Published by Nick Griggs on
TPR suggests that companies with DB schemes should prepare for the current climate of low interest rates and modest economic growth to continue.
The economic environment has been tough recently, and TPR remains acutely aware of this. Encouragingly it has acknowledged that many sponsoring employers could find themselves constrained in what they can afford to pay in to their defined benefit (DB) scheme.
TPR points out that many schemes are sponsored by employers in sectors like manufacturing, which are experiencing slower growth than services sectors. As part of actuarial valuations, employers will need to help trustees understand the employer’s financial position. The employer is likely to benefit from getting involved in the valuation process at an early stage.
TPR suggests that companies with DB schemes should prepare for the current climate of low interest rates and modest economic growth to continue. DB schemes that may be looking at increasing the risk in their investment strategy in pursuit of higher returns have been warned by TPR that any such approach will depend on whether the employer would be able to meet an increased deficit in the event of the investments not performing as expected.
The Regulator’s annual funding statement gives more detail on its expectations for deficit recovery plans. We will update you on this shortly.
Over the next three years, the very smallest employers face the challenge of implementing automatic enrolment. Selecting a pension scheme can be particularly difficult for these employers, who may have no in-house pensions knowledge.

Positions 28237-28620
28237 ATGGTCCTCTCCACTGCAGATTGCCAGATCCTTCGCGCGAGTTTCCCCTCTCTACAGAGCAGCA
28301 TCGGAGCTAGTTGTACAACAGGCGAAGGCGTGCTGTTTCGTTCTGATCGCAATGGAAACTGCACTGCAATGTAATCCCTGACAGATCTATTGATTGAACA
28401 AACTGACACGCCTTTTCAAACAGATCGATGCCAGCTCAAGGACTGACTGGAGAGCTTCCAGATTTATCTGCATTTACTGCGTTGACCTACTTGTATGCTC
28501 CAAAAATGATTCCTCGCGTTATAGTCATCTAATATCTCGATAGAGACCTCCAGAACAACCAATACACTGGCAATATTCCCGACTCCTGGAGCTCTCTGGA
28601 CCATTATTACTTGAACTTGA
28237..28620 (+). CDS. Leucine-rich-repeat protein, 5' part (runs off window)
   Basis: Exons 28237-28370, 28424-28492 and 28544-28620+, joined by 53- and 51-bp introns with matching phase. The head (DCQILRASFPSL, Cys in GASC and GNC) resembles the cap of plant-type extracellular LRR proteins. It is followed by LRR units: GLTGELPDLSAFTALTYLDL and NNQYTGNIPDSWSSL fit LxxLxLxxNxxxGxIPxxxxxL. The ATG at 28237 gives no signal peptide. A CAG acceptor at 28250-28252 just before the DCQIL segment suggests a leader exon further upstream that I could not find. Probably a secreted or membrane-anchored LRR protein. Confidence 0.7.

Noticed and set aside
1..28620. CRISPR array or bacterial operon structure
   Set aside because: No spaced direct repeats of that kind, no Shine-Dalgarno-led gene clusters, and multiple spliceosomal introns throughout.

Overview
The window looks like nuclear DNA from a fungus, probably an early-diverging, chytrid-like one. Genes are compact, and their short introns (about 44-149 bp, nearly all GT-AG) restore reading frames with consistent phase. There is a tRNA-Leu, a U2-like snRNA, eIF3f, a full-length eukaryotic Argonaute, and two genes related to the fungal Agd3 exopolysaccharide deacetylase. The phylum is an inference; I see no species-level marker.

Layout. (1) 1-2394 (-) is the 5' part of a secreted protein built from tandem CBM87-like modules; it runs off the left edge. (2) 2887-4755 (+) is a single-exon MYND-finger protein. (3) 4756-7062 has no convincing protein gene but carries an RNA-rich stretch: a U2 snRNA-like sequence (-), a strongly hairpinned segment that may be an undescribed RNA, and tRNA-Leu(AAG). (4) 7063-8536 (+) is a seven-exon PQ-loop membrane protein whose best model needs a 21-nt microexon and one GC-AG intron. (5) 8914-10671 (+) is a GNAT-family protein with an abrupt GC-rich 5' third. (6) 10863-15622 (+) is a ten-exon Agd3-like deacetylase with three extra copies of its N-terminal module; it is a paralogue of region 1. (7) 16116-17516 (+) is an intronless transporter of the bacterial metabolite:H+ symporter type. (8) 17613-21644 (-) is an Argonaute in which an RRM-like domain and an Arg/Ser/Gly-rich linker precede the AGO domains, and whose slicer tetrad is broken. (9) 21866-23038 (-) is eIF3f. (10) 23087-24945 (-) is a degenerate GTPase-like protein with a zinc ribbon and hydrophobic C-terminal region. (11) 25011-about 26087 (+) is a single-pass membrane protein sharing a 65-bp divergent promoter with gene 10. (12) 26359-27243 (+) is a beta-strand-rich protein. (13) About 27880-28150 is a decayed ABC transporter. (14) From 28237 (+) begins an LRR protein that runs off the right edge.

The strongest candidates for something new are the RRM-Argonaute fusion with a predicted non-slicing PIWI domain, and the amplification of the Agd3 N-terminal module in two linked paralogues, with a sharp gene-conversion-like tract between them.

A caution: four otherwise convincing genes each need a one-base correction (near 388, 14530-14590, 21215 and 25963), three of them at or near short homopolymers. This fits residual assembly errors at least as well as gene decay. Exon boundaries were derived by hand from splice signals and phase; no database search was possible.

TPR views failure as a grave matter and is increasingly using its powers to issue escalating fines to non-compliant employers.
Other employers, too, will be under TPR’s scrutiny as they come up for their triennial re-enrolment.
While master trusts may be attractive on cost grounds, employers should be aware of the risks of the particular type of scheme they are considering.
'Master trust' arrangements, under which an employer sets up a section within a large multi-employer defined contribution (DC) scheme, have become increasingly popular. 55% of DC members are now in the four largest master trusts. TPR recognises there is a risk that if just one of these schemes were to collapse, a significant number of members could potentially lose their savings.
As mentioned above, selecting a pension scheme can be difficult. While master trusts may be attractive on cost grounds, employers should be aware of the risks of the particular type of scheme they are considering.
TPR’s master trust assurance framework might give some comfort to employers looking to use one of these schemes. TPR now plans to review this framework to strengthen the governance of such schemes. We also expect the Government to announce it will legislate in this area.
TPR aims to target its powers at the greatest risks. As highlighted by recent events, corporate activity can impact strongly on the employer’s covenant, and therefore the security of DB pensions. Employers can expect trustees, and TPR, to take increased interest in this area.
Employers should be aware of how the trustees might view the announcement of a large dividend, or merger and acquisition activity. Employers can also seek clearance from TPR if they are considering a corporate transaction. This will give the employer assurance that TPR will not use its powers in relation to that transaction.
Rowan Harris contributed to the writing of this blog post